Australia's Great Gift to The World. Dame Joan Sutherland. The Great Queen of "Bel Canto" opera

The incomparable Dame Joan Sutherland.

Dame Joan Sutherland. Australia's Greatest Treasure
Dame Joan Sutherland. Australia's Greatest Treasure
Beautiful Sydney Harbour where she grew up
Beautiful Sydney Harbour where she grew up
 Joan Sutherland turning the audience to jelly in Rigoletto
Joan Sutherland turning the audience to jelly in Rigoletto

La Stupenda For ever.

When Dame Joan Sutherland died in 2011, the world lost one of its greatest opera singers and Australia was deprived of one of its most famous ever children. To be thrilled by the sound of Dame Joan as she gave beautiful voice to the music of the great opera composers, was to experience an artistry that is unlikely to be surpassed by the singers that have succeeded her. To hear a Joan Sutherland performance was indeed to be translated to Heaven.

There are few countries who have suffered more culturally, in the perception of outsiders, than Australia. When most of us think of the antepodean continent, visions of men, with corks hanging from their hats, throwing another sausage on the barbie come to mind.
The highest example of "Australian class" most of us come across is Dame Edna Everidge. By the time we have sat through another episode of "Neighbours" and "Home and Away", and cringed as another nasal voiced schoolgirl looks for her lost "Roo", we begin to think "can anything good come out of Australia"?

Yet that is manifestly not the case.
Australia may be a young country, but culturally it can punch on a par with some of the greats in Europe. You have only to stand at Sydney Harbour and look beyond the iconic bridge until your gaze falls on the almost swan wing beauty of The Sydney Opera House to realise that the visions of "Crocodile Dundees", and "Shelaghs" swigging cans on the beach, is really only an unfair misperception, and that a country that can be so culturally mature as to build a first rate Opera House, is really a good place to live in, and to visit.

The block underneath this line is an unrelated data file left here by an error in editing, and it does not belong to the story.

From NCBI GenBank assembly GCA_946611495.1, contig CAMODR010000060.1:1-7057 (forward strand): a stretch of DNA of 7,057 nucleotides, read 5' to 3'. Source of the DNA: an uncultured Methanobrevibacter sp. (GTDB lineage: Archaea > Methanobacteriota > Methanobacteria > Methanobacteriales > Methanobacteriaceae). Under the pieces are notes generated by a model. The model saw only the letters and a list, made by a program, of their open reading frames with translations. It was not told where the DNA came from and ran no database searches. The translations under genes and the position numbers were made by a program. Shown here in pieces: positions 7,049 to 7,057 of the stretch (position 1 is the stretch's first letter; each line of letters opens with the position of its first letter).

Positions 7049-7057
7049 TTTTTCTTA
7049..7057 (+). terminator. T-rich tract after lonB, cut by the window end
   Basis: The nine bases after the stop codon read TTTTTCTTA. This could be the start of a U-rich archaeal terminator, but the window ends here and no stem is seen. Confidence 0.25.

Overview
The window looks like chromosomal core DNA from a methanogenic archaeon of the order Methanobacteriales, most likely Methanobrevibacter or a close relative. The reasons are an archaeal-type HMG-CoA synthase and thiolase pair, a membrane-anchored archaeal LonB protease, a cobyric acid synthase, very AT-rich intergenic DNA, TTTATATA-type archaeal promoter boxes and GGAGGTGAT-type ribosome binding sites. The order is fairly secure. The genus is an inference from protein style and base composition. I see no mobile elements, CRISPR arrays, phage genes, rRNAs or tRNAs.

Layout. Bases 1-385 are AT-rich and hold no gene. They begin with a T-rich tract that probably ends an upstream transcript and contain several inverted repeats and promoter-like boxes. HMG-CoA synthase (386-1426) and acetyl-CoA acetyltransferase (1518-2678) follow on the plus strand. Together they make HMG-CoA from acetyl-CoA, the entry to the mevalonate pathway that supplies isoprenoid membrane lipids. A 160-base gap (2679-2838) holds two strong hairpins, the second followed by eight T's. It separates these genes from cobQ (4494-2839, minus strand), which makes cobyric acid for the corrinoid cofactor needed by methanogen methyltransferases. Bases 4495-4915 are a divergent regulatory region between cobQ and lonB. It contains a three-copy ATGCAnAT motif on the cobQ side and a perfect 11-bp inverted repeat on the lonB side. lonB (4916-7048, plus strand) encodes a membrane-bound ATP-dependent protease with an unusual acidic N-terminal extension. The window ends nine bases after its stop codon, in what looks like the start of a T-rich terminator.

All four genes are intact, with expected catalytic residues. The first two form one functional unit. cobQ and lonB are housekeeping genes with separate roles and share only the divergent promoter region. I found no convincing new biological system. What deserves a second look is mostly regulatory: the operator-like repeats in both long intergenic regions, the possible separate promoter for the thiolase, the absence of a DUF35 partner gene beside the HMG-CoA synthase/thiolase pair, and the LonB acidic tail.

However I am not writing this article to extol the beauties of Sydney Harbour or the Opera House, but to pay a tribute to one of the very best things ever to come out of any country, and someone that her country should be really rightly proud of.
This is not being typed to praise Kylie Minogue, or her sister Dannii. They are both prime examples of Australian womanhood, who through their great talent, contribute greatly to "the gaiety of nations". But I will leave it to another hand to do justice to their charms.

I am however writing in order to pay tribute to that greatest of opera singers Dame Joan Sutherland, who hailed from that country, and whose commanding presence, and divinely powerful soprano voice, reduced generations of opera lovers to mounds of ecstatic jelly.

Dame Joan Sutherland. A life devoted to beautiful music.

Joan Sutherland was born in 1926 and made her first concert appearance in Purcell's Dido and Aeneas in 1947. After training in London she was engaged at The Royal Opera Covent Garden Where she made her debut in 1952 in Mozart's The Magic Flute. She went on to sing in Bellini's Norma, where she sang with that other great soprano, Maria Callas.
Her brilliant coloratura voice was eminently suited to the Bel Canto roles in Italian opera, and it was in that capacity that she had her greatest triumphs. Her husband, pianist and conductor, Richard Bonynge encouraged her to go down that path.